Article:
RESEARCHERS have been eyeing a possible cure for lung cancer – the deadliest type of cancer in the Philippines – by experimenting with an unusual chemical: the venom of a spider.

People assume that most species of spiders possess toxic venom – a combination of chemicals used to kill insects or ingest liquids – that could lead to death when inserted into humans through a bite.

In fact, only 30 out of more than 43,000 species have been responsible for human deaths, according to the Britannica Encyclopedia. Most spider bites only result in allergic infections and are far from emerging as a threat to public health, based on research by Iranian scholars in 2014.

Hidden inside the composition of spider venom are peptides – a molecule that contains two amino acids – that could kill cancer cells and be attractive to cancer treatments.

In 2020, UST researchers already found that the venom’s peptide toxins could help aid breast cancer by “producing lethal effects on tumor cells.”

This time, a new set of researchers has been exploring how the venom from tarantulas could effectively target lung cancer, which has claimed the lives of about 96 Filipinos daily, according to a study last year by the Philippine Society of Medical Oncology.  

Asst. Prof. Maria Salvacion Esmalla, a faculty member at the UST Department of Biochemistry who helped lead the project, chose tarantulas because of their ubiquity in the Philippines, which could avert supply problems once the venom becomes a potential ingredient for a life-saving drug.

“[The tarantula] has a lot of potentials, such as anti-inflammatory and anti-neuro-modulatory activities,” she told the Varsitarian. “They harbor a wealth of physiological functions that could alter the possible metabolic pathway depending on what specialization you want to look at.”

“It’s like drugs that are being developed because they’re especially safe. That’s why we also perform other in vitro acids, so I think it will take some time, but at least we’re opening some possibilities for that.”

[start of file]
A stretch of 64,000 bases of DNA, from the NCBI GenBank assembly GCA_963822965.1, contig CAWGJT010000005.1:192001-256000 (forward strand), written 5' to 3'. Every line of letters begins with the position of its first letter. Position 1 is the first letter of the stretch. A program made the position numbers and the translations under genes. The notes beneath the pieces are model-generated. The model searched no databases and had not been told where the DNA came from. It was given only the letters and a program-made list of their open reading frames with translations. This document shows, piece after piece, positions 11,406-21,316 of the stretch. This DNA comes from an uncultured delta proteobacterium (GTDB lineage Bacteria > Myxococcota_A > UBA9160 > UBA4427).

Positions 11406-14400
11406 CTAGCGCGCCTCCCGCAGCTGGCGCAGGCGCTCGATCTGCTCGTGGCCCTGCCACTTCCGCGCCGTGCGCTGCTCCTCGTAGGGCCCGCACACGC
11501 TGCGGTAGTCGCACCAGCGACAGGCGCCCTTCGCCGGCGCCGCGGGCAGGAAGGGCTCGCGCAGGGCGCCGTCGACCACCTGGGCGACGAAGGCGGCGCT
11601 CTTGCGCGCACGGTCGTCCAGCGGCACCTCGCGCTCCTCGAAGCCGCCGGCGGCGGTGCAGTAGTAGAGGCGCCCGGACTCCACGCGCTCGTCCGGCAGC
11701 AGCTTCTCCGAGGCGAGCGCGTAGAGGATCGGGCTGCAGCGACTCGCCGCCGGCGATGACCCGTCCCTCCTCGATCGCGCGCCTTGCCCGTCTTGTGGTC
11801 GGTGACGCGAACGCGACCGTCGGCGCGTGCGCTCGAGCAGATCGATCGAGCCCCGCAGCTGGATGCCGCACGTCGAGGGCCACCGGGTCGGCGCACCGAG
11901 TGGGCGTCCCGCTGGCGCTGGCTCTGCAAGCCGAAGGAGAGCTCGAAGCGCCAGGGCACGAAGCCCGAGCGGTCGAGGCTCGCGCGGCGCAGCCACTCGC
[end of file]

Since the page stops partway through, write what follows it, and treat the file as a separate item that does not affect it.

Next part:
The study, titled “Investigation of spider venom derived cell-penetrating peptides: evaluation of cellular uptake, cytotoxicity and apoptotic effects in A549 lung carcinoma cells,” won first place in a research poster presentation under the health and wellness category during the 50th Philippine Society of Biochemistry and Molecular Biology Annual Convention at the Manila Hotel.

Results showed that synthesized peptides from tarantula venom registered an 83.17-percent apoptotic rate to A549 lung cancer cells (the most commonly researched cell line), which means that the venom produced chemicals to program the cells to self-destruct.

These findings suggest that the tarantula venom could potentially be used as a targeted therapy for lung cancer and other diseases in the future, offering hope for improved treatment options.

“I think for the past three years, there have been some studies that show that the spider genome peptides express some potential activity against, let’s say, Alzheimer’s disease or any neurodegenerative-related diseases,” Esmalla said.

For the biochemist, the revolutionizing aspect of the study is the development of targeted drug delivery, a modern method used to increase the concentration of the medication by releasing it directly into the organ, tissue, or cell.

“It could be a good framework for personalized medicine, depending on the actual individual case-to-case basis of the patient,” the faculty member said. “It’s possible that you have personalized medicine that’s not only limited to cancer, but also to other diseases, such as Alzheimer’s disease, dementia, or its anti-inflammatory activity.”

Researchers, Esmalla urged, must exercise curiousness to develop studies that are out of the ordinary.

“By thinking outside the box and embracing collaboration, we can unlock the full potential of spider venom peptides and revolutionize cancer treatment for generations to come,” she said.

Biochemistry graduates Dustine Faye Baluran and Angel Madelyn Candelaria conducted the research under the guidance of Department of Biochemistry faculty members Esmalla, Asst. Prof. Leonardo Guevarra and Assoc. Prof. Myla Santiago-Bautista.


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